Sanders, appearing on Fox News Sunday (2/14, Wallace), disagreed with Kenneth Thorpe’s claim that his proposed healthcare plan would put 71 percent of families under a system worse than ACA. Sanders said “a lot of the assumptions that he made” were “absolutely incorrect.”
Forbes (2/11) also reported on the story.
GOP Lawmaker Says Party Has “Failed” To Offer ACA Alternative.
The Hill (2/14, Richardson) reported in its “Blog Briefing Room” that Rep. Cathy McMorris Rodgers (R-WA) said Sunday that the GOP has so far “failed” to offer an alternative to the Affordable Care Act. McMorris Rodgers told radio host John Catsimatidis on AM 970 New York’s “The Cats Roundtable,” however, that House Speaker Paul Ryan (R-WI) has “already tapped a member to lead that effort.” She added, “We’ve talked about repealing ObamaCare, we’ve taken votes, we’ve put the bill on the president’s desk to repeal ObamaCare, but we’ve got to put forward, ‘What is the future of healthcare?’”
Trump Blames ACA On Bush Brothers, Cruz.
On ABC’s This Week (2/14, Stephanopoulos), Donald Trump defended himself against Ted Cruz’s claim that he would only appoint liberal judges if elected president. Trump said, “Justice John Roberts gave us Obamacare twice. ... He could have ended Obamacare twice. He had two votes, he went up shockingly, he voted in favor of Obamacare. He got there because Ted Cruz pushed him like wild. And by the way, Jeb Bush pushed him through the brother. They were close. And Jeb Bush and Cruz pushed Justice John Roberts, that now we have Justice John Roberts.” Trump made similar comments on NBC’s Meet the Press (2/14, Todd).
Public Health and Private Healthcare Systems
Medicare Advantage Enrollment Jump “Confounding Experts.”
In a more than 1,300-word article, the New York Times (2/12, Pear, Subscription Publication) reported that enrollment in Medicare Advantage plans “has shot up by more than 50 percent, confounding experts and partisans alike and providing possible lessons for the Affordable Care Act’s insurance exchanges.” The Times discusses some of the reasons for this jump, which include “money, market size and politics.”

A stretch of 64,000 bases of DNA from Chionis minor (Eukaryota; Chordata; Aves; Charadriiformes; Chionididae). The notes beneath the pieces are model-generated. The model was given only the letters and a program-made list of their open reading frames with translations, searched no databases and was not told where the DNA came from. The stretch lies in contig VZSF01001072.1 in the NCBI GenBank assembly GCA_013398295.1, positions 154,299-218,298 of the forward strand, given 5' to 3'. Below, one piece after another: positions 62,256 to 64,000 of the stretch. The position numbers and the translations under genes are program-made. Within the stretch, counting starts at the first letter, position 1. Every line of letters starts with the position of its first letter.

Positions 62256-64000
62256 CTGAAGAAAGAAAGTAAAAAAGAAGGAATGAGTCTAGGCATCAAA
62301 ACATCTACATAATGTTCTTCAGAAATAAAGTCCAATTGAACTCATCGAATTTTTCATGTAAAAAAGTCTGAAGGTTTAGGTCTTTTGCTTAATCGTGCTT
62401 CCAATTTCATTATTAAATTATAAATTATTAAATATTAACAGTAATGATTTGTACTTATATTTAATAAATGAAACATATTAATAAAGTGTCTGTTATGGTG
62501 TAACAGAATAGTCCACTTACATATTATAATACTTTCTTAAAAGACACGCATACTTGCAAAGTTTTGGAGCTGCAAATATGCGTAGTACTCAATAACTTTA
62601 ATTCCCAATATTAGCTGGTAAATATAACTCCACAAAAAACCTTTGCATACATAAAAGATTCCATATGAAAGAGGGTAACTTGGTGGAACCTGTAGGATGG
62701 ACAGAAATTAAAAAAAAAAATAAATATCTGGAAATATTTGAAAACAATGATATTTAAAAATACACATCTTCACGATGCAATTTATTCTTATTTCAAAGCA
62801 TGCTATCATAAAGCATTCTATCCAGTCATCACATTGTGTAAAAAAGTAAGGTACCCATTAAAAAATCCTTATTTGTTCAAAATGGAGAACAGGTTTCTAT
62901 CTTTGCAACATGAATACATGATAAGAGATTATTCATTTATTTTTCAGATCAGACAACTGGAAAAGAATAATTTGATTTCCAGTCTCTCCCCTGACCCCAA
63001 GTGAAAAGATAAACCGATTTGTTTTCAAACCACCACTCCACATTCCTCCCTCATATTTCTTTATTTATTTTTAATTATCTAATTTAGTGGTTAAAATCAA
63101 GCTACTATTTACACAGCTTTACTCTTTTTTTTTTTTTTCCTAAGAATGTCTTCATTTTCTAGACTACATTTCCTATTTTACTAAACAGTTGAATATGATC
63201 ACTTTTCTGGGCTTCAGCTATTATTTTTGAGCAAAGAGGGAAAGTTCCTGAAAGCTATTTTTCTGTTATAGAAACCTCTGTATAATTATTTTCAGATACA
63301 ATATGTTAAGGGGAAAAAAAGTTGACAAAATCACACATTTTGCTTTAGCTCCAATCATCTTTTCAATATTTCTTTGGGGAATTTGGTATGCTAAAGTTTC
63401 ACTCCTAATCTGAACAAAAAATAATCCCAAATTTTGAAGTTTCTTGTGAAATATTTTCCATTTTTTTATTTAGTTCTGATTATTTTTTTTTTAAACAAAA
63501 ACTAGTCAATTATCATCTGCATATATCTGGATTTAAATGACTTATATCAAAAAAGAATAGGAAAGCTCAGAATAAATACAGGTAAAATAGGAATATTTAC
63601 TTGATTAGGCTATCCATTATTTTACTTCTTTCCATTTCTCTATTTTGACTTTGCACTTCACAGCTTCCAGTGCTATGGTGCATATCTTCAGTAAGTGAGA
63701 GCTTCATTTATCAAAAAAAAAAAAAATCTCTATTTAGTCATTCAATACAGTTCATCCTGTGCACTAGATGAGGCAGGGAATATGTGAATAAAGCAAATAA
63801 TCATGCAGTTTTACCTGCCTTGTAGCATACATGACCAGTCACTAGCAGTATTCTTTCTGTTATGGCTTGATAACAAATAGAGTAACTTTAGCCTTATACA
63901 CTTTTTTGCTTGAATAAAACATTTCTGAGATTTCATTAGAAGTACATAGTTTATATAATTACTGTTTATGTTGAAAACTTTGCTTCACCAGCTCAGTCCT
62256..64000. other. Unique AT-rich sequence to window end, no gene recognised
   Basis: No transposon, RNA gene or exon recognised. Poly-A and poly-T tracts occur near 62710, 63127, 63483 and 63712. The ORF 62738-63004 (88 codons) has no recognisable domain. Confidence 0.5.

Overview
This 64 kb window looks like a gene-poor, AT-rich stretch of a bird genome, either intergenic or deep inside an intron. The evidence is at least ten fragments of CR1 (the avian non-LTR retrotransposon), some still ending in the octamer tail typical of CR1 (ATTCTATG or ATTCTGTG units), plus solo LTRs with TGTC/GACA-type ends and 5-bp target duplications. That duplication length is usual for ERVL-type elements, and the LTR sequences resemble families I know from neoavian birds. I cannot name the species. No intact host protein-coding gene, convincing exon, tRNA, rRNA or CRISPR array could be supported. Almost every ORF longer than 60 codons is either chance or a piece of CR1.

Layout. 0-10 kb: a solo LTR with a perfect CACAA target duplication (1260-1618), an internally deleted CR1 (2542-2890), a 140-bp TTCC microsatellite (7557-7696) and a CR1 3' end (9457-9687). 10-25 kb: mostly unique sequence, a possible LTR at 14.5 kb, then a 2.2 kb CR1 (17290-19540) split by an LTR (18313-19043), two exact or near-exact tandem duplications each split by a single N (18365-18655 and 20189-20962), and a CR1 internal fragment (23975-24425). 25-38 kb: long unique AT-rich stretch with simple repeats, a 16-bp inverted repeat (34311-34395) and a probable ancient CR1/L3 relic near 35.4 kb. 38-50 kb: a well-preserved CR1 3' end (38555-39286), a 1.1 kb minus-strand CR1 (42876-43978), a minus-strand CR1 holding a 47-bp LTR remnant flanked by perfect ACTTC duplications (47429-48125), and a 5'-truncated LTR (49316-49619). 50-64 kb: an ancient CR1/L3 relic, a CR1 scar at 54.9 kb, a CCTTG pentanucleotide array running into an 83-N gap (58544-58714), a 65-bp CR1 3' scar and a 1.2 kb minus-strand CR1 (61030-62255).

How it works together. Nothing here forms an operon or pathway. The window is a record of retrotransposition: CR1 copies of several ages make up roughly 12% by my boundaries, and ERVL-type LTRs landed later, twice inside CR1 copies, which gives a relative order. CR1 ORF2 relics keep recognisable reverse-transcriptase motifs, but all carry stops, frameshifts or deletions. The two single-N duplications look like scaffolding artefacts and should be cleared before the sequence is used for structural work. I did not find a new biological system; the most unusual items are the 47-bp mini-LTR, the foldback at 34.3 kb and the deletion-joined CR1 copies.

Insurers Making Big Profits On Medicaid Expansion.
Forbes (2/14) contributor Bruce Japsen wrote that while health insurers are having a “tough time turning a profit selling individual policies on the public exchanges under the Affordable Care Act, the health law’s Medicaid expansion is churning big profits.” Centene, which has 3.5 million members in Medicaid plans, reported fourth-quarter earnings of $355 million, up 31 percent over the previous year. CEO Michael Neidorff told analysts last week, “We added over 1 million members, representing growth of 26%, with 5.1 million beneficiaries.”
Nonprofits Provide Care For The Uninsured Through Pop-Up Health Clinics.
The Wall Street Journal (2/15, Simon, Subscription Publication) reports on so-called pop-up health clinics, which are temporary events run by nonprofits aimed at providing care for patients who do not have insurance. The Wall Street Journal reports that these pop-up clinics help to serve the 32 million Americans who remained uninsured in 2014, especially the working poor in non-expansion states and undocumented immigrants.
Also in the News
Hacking Of Healthcare Records Skyrocketed 11,000% Last Year.
NBC News (2/13, Costello) reported on its website and in its NBC Nightly News broadcast on Friday that “experts say health care-record hacking is skyrocketing — up 11,000 percent last year alone.” NBC reports that this amounts to “roughly one out of every three Americans” that have had their healthcare records compromised. These hacks “give criminals a wealth of personal information that, unlike a credit card number, can last forever.” These health records are sold on a “dark web” where “complete health care records are a gold mine, going for $60 each,” because “criminals can use such records to order prescriptions, pay for treatments and surgery and even file false tax returns.”